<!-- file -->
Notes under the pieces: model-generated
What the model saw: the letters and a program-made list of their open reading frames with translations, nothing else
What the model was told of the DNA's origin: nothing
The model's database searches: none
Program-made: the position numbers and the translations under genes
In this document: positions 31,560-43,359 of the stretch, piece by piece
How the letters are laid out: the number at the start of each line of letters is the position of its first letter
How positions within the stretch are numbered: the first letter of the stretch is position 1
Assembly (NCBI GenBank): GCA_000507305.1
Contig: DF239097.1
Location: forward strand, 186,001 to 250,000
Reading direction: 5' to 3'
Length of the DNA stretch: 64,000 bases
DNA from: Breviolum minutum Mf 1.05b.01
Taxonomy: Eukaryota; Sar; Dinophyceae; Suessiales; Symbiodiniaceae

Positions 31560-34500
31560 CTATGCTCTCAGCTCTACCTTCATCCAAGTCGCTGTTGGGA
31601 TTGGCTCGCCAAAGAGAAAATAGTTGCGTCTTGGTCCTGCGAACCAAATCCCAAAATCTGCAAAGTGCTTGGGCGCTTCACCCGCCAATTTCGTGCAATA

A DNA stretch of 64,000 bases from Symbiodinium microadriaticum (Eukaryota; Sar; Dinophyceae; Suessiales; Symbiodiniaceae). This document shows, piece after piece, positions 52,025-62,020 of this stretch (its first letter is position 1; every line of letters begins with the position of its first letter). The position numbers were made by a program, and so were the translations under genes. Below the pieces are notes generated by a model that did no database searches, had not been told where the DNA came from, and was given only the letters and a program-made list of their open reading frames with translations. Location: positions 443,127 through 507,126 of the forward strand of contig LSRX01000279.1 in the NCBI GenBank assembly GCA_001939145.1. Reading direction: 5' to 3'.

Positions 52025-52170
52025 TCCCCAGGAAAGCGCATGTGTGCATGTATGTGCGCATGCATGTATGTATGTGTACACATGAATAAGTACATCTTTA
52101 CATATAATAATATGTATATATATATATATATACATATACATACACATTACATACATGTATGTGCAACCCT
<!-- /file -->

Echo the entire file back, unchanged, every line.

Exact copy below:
Notes under the pieces: model-generated
What the model saw: the letters and a program-made list of their open reading frames with translations, nothing else
What the model was told of the DNA's origin: nothing
The model's database searches: none
Program-made: the position numbers and the translations under genes
In this document: positions 31,560-43,359 of the stretch, piece by piece
How the letters are laid out: the number at the start of each line of letters is the position of its first letter
How positions within the stretch are numbered: the first letter of the stretch is position 1
Assembly (NCBI GenBank): GCA_000507305.1
Contig: DF239097.1
Location: forward strand, 186,001 to 250,000
Reading direction: 5' to 3'
Length of the DNA stretch: 64,000 bases
DNA from: Breviolum minutum Mf 1.05b.01
Taxonomy: Eukaryota; Sar; Dinophyceae; Suessiales; Symbiodiniaceae

Positions 31560-34500
31560 CTATGCTCTCAGCTCTACCTTCATCCAAGTCGCTGTTGGGA
31601 TTGGCTCGCCAAAGAGAAAATAGTTGCGTCTTGGTCCTGCGAACCAAATCCCAAAATCTGCAAAGTGCTTGGGCGCTTCACCCGCCAATTTCGTGCAATA

A DNA stretch of 64,000 bases from Symbiodinium microadriaticum (Eukaryota; Sar; Dinophyceae; Suessiales; Symbiodiniaceae). This document shows, piece after piece, positions 52,025-62,020 of this stretch (its first letter is position 1; every line of letters begins with the position of its first letter). The position numbers were made by a program, and so were the translations under genes. Below the pieces are notes generated by a model that did no database searches, had not been told where the DNA came from, and was given only the letters and a program-made list of their open reading frames with translations. Location: positions 443,127 through 507,126 of the forward strand of contig LSRX01000279.1 in the NCBI GenBank assembly GCA_001939145.1. Reading direction: 5' to 3'.

Positions 52025-52170
52025 TCCCCAGGAAAGCGCATGTGTGCATGTATGTGCGCATGCATGTATGTATGTGTACACATGAATAAGTACATCTTTA
52101 CATATAATAATATGTATATATATATATATATACATATACATACACATTACATACATGTATGTGCAACCCT